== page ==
Re: safest airframes ?

From:         akrodriguez@tasc.com (A. Kevin Rodriguez)
Organization: TASC
Date:         31 Aug 94 14:59:35 
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To set the record straight:

The USAir La Guardia accident involved a Fokker F-28 Mk.4000 and not
the F-100 as is being mentioned.  Many claim that the F-100 is a next
generation of the F-28 but I'm not sure if this is true.  It's been
a while since I've looked at the Type Certificate Data Sheet.  However,
I would say that the wing is the problem.  The F-28 does not, to my
understanding, have leading edge slats.  The most miniscule amounts
of contamination on the wing change performance.  The first generation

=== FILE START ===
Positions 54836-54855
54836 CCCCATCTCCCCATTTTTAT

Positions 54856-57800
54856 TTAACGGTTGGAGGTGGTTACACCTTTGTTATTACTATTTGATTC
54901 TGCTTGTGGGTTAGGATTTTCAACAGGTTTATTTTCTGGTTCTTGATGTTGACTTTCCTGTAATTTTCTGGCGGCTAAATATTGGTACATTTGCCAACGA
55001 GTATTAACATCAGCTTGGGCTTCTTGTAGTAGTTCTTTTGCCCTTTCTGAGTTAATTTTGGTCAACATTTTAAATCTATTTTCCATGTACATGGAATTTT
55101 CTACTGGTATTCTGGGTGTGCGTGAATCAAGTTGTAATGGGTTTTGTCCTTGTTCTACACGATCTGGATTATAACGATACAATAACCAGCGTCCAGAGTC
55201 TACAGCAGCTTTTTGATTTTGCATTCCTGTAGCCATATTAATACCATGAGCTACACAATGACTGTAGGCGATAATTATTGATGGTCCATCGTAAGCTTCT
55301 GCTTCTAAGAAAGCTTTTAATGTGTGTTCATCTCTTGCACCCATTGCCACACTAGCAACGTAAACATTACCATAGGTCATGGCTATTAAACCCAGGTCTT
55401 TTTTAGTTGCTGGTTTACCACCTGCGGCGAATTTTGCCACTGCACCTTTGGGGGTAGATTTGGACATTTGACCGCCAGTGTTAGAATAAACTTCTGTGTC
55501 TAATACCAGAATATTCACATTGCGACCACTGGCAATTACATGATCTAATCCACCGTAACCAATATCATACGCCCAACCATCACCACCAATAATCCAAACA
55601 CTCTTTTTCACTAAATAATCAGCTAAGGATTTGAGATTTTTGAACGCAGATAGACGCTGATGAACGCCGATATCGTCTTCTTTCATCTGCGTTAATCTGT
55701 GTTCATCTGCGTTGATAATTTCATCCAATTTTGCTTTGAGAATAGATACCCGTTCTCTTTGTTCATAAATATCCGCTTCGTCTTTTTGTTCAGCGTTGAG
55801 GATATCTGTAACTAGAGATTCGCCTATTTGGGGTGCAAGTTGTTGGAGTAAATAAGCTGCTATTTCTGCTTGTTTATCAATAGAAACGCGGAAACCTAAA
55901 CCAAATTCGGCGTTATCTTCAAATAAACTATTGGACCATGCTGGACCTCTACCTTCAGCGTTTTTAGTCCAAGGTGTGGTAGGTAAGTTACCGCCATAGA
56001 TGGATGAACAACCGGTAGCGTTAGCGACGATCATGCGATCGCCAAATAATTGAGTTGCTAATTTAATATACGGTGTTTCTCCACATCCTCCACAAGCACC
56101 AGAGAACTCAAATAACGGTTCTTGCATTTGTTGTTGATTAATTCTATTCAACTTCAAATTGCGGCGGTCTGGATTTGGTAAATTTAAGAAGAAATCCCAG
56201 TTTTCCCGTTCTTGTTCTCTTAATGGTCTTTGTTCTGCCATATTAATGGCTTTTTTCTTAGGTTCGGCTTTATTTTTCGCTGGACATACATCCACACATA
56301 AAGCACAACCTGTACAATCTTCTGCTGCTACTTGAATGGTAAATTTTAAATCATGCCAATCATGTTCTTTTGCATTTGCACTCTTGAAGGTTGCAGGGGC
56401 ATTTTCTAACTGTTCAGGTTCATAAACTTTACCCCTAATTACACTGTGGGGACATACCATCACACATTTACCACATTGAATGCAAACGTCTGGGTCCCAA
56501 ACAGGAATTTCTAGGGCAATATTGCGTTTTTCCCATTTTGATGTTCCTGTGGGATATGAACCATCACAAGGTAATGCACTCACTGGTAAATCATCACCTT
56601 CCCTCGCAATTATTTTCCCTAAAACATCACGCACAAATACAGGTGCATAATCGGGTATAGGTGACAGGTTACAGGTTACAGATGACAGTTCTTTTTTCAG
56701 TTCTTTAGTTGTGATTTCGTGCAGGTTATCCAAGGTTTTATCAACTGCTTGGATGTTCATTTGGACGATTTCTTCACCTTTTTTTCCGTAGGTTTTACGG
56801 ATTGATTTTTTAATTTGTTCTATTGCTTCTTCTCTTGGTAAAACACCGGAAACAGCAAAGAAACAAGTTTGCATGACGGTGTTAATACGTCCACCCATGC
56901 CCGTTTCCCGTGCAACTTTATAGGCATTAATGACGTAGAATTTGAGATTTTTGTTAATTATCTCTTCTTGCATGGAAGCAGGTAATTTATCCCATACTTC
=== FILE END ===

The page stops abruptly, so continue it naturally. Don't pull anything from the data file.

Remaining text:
DC-9 also has the conspicuous absence of leading edge slats which may 
have been on of the leading cause of the Air Florida DC-9 accident at
Washington Nat'l Arpt.

Without regard to accidents, I would say that any aiframe which has
these problems could not be included in a discussion of safest 
airframes.  We could start a whole new thread on discussions about 
their operation in snow and ice.

Even aircraft with good records (e.g., in my opinion the B-757) have 
their own set of problems because proper operational constraints 
are not being provided to the flying and ATC communities.  We could 
go on and on about this starting with the American DC-10 accident at
Chicago O'Hare (lost engine and hydraulics, read the minutes of the
Congressional hearings).  The plane could have been saved.

My point is that many accidents could be avoided if all involved were
properly educated.  Maybe this discussion should be on the safest
airframe/operator combination.

__________________________________________
A. Kevin Rodriguez  (AKRodriguez@TASC.com)
The Analytic Sciences Corporation (TASC)
Reading, Massachusetts